What Is a Robotic Surgery?

The field of medicine is constantly evolving thanks to continued innovation in science and technology. A prime example of this progression is with medical imaging. 

Just a few decades ago, X-rays were the primary imaging method available. Today, getting an MRI or CT scan is just as commonplace but provides healthcare professionals with much more information than a single X-ray could. 

Another technological advancement that has seen widespread adoption within the field of medicine is robotics. Robotics is utilized in a number of capacities within the medical field. 

Some robotic actuators help to administer medicine, while others can even facilitate chest compressions for those that fall under cardiac arrest. 

Still others can even perform surgery. The Da Vinci surgical system hit national news in the early 2000s, and its innovation has continued to pave the way for robotics in medicine ever since. 

Below is a closer look at what robotic surgery is, its benefits, when it can be utilized, and much more. 

What Is Robotic Surgery?

Surgery is defined as the physical removal or repair of organs and tissues. These medical procedures can range significantly in how invasive they are and how much risk is associated with them. To help reduce risks associated with surgery and help improve health outcomes, certain surgical procedures have started utilizing the power of robotic-assisted surgery. 

Robotic surgical systems have made many procedures less invasive. Without the use of robots, operating surgeons would need to expose a lot more of the body in order to properly perform the procedure. However, the use of robotic arms and manipulations can help a surgeon work in a much tighter space with more dexterity. 

Surgical robots can differ significantly depending on the specific use case but tend to be composed of similar components. 

On the operating end of the machine, there is typically an articulating high-definition camera for surgeons to have a visual field of where they are operating. There is typically also a variety of articulating arms that have the tools and surgical instruments necessary for excision, reconstruction, and whatever else may be needed in the procedure.

What Are the Benefits of Robotic Surgery?

Robotic surgery is becoming increasingly common in many different subfields of medicine. Surgeons dealing with the heart, urinary tract, thoracic region, or reproductive organs have widely adopted robotic surgery to help improve patient outcomes and lower certain risk factors.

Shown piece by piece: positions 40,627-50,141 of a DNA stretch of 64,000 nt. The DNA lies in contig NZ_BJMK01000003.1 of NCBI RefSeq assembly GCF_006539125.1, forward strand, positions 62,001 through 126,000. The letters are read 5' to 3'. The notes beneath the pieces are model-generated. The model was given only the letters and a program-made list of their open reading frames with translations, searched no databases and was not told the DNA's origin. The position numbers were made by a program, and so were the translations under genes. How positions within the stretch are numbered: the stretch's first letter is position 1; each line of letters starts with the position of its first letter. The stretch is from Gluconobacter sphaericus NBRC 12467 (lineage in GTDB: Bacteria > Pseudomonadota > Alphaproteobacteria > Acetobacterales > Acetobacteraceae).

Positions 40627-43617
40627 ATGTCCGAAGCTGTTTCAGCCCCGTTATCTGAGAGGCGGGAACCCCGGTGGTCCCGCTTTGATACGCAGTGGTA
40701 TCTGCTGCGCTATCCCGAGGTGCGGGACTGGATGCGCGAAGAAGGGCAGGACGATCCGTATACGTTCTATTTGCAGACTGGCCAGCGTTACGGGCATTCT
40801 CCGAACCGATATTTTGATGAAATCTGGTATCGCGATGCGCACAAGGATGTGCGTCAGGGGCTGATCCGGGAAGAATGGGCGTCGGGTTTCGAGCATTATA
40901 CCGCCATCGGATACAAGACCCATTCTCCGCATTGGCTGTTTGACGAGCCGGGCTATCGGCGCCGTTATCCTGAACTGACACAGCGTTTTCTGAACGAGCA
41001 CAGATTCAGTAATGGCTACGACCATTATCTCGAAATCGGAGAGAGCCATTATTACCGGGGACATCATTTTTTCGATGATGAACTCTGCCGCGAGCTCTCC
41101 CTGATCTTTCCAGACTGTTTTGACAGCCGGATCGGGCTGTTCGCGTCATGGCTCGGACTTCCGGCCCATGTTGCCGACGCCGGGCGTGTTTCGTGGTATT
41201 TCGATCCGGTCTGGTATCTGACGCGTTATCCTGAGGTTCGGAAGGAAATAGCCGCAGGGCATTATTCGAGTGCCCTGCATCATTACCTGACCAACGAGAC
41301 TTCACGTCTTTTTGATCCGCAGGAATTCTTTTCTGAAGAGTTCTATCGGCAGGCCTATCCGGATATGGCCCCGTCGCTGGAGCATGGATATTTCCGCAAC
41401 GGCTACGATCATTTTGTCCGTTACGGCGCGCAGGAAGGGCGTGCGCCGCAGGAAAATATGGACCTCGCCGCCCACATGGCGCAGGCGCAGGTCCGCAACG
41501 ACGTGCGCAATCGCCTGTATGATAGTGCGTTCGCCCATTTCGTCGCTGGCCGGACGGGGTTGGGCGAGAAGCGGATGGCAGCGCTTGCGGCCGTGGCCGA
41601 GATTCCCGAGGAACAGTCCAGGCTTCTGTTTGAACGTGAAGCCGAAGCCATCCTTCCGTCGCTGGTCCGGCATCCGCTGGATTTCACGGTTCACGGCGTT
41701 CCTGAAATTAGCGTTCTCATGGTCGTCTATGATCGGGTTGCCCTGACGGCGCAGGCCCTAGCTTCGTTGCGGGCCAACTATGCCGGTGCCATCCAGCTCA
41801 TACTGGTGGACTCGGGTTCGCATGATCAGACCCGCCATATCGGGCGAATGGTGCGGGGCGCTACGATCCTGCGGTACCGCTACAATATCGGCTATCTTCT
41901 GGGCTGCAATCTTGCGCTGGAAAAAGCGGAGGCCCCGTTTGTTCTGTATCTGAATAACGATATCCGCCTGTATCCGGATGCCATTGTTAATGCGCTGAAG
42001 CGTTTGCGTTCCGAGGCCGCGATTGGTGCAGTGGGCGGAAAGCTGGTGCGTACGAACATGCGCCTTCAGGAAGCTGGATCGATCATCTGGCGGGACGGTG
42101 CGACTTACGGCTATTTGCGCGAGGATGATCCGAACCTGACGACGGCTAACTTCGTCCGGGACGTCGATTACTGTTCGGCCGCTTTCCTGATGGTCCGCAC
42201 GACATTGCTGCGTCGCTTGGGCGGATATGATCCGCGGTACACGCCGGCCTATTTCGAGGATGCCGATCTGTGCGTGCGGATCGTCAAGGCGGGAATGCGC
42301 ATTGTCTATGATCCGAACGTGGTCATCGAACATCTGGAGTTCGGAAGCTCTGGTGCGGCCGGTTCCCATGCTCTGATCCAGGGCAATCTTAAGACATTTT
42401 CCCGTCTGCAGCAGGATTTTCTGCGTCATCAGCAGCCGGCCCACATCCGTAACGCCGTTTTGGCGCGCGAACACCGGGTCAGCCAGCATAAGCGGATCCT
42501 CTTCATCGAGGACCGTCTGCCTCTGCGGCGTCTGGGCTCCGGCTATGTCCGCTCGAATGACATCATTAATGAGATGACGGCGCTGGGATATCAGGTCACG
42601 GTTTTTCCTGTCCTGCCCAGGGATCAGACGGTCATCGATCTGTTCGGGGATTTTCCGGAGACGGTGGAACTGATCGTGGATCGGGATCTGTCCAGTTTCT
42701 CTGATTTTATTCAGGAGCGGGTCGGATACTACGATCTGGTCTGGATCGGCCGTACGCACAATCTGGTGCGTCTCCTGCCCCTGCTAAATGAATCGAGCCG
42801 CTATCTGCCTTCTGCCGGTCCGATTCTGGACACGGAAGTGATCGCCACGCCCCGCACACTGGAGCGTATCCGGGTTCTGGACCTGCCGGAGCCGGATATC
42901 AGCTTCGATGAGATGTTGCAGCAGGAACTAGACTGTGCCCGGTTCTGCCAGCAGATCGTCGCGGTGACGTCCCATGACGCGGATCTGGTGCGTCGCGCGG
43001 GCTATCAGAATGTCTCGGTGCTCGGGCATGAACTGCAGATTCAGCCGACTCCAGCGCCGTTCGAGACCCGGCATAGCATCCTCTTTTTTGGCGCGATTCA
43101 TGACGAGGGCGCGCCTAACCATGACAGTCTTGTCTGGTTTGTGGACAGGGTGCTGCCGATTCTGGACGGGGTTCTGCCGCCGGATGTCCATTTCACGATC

Below is a closer look at some of the many benefits of robot-assisted surgery and why it has become so pervasive in the fields of surgical medicine.

Precision and Accuracy

One benefit that robots have over the human hand is that they possess the ability for greater precision. A highly trained surgeon’s hand can be highly precise, but robotic control eliminates any kind of tremor that may be present in human hands. 

Additionally, the close proximity of the camera to the surgical site allows surgeons to see exactly what they are doing rather than relying on feeling. 

Many surgeries involve working around blood vessels, which requires a high level of accuracy to ensure that these are not accidentally punctured. The ability to have a real-time image of the operating site enables a surgeon to effectively avoid these blood vessels and perform surgery with less blood loss. 

Faster Recovery Time

Traditional surgical methods require a surgeon to not only operate on the specific tissue that needs surgical intervention but also require the surgeon to gain access to the tissue in question by making incisions to visualize the area. 

Robot surgery only requires tiny incisions to allow the robotic instruments to gain access. Less tissue damage can mean a quicker recovery time, which can help to improve patient outcomes and result in shorter hospital stays. 

Less Pain and Scarring

Pain and scarring are some of the largest concerns for patients, and robotic surgery could have the potential to lessen both. Pain from surgery is commonly caused by the damage inflicted on the tissues during the operation. 

This includes the damage inflicted to get to the target site. Since robotic surgery tends to result in less uninvolved tissue damage, it could yield less pain following recovery when compared to typical open surgery. 

Reduced Risk of Complications

Robot surgery can help to reduce surgical complications in a number of ways. The first complication that can be mitigated with robot surgery is the risk of infection. 

The skin does a fantastic job at protecting the body from infection, but any time the skin barrier is broken, it can expose the body to bacteria. Since these robots require smaller incisions than traditional surgical approaches, they can reduce the risk of infection.